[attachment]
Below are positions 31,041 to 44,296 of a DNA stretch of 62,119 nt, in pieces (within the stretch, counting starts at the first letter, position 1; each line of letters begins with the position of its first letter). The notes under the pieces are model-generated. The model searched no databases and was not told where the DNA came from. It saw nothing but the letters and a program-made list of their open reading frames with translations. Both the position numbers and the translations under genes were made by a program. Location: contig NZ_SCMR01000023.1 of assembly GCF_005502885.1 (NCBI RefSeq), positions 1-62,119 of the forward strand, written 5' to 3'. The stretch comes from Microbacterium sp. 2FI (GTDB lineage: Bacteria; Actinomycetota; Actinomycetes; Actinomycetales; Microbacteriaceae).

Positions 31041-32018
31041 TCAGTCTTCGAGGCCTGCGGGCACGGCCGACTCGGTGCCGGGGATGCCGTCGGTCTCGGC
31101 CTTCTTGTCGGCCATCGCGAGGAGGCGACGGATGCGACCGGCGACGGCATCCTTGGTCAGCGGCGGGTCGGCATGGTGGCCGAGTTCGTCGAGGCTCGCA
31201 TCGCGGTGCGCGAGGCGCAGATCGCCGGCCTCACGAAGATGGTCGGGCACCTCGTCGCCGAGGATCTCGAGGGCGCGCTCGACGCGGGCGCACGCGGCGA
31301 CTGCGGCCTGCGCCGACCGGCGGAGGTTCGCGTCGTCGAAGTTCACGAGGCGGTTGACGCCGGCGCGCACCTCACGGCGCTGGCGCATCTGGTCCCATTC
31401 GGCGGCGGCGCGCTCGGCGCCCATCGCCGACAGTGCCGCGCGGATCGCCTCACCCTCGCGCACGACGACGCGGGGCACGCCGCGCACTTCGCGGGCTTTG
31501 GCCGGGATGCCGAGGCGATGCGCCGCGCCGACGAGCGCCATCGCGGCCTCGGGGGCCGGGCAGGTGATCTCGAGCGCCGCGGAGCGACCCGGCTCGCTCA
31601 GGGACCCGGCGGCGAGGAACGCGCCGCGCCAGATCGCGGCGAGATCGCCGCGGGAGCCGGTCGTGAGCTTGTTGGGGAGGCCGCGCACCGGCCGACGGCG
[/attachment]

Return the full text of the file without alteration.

Below are positions 31,041 to 44,296 of a DNA stretch of 62,119 nt, in pieces (within the stretch, counting starts at the first letter, position 1; each line of letters begins with the position of its first letter). The notes under the pieces are model-generated. The model searched no databases and was not told where the DNA came from. It saw nothing but the letters and a program-made list of their open reading frames with translations. Both the position numbers and the translations under genes were made by a program. Location: contig NZ_SCMR01000023.1 of assembly GCF_005502885.1 (NCBI RefSeq), positions 1-62,119 of the forward strand, written 5' to 3'. The stretch comes from Microbacterium sp. 2FI (GTDB lineage: Bacteria; Actinomycetota; Actinomycetes; Actinomycetales; Microbacteriaceae).

Positions 31041-32018
31041 TCAGTCTTCGAGGCCTGCGGGCACGGCCGACTCGGTGCCGGGGATGCCGTCGGTCTCGGC
31101 CTTCTTGTCGGCCATCGCGAGGAGGCGACGGATGCGACCGGCGACGGCATCCTTGGTCAGCGGCGGGTCGGCATGGTGGCCGAGTTCGTCGAGGCTCGCA
31201 TCGCGGTGCGCGAGGCGCAGATCGCCGGCCTCACGAAGATGGTCGGGCACCTCGTCGCCGAGGATCTCGAGGGCGCGCTCGACGCGGGCGCACGCGGCGA
31301 CTGCGGCCTGCGCCGACCGGCGGAGGTTCGCGTCGTCGAAGTTCACGAGGCGGTTGACGCCGGCGCGCACCTCACGGCGCTGGCGCATCTGGTCCCATTC
31401 GGCGGCGGCGCGCTCGGCGCCCATCGCCGACAGTGCCGCGCGGATCGCCTCACCCTCGCGCACGACGACGCGGGGCACGCCGCGCACTTCGCGGGCTTTG
31501 GCCGGGATGCCGAGGCGATGCGCCGCGCCGACGAGCGCCATCGCGGCCTCGGGGGCCGGGCAGGTGATCTCGAGCGCCGCGGAGCGACCCGGCTCGCTCA
31601 GGGACCCGGCGGCGAGGAACGCGCCGCGCCAGATCGCGGCGAGATCGCCGCGGGAGCCGGTCGTGAGCTTGTTGGGGAGGCCGCGCACCGGCCGACGGCG